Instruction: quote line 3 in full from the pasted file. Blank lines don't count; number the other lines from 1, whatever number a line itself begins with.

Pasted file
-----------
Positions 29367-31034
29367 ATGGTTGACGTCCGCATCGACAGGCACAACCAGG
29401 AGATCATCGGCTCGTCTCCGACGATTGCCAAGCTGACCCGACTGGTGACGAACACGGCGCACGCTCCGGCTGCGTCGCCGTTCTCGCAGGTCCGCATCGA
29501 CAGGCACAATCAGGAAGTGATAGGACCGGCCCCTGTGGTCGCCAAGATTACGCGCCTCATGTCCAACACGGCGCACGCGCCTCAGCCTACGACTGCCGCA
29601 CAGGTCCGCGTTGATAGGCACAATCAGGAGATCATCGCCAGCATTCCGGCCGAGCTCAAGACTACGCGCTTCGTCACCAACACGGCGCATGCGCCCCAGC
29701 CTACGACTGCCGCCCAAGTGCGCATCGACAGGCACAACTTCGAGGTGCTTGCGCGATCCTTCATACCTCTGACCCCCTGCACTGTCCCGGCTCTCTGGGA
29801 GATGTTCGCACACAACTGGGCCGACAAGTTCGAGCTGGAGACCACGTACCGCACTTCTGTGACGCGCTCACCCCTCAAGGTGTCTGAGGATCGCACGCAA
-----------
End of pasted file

29401 AGATCATCGGCTCGTCTCCGACGATTGCCAAGCTGACCCGACTGGTGACGAACACGGCGCACGCTCCGGCTGCGTCGCCGTTCTCGCAGGTCCGCATCGA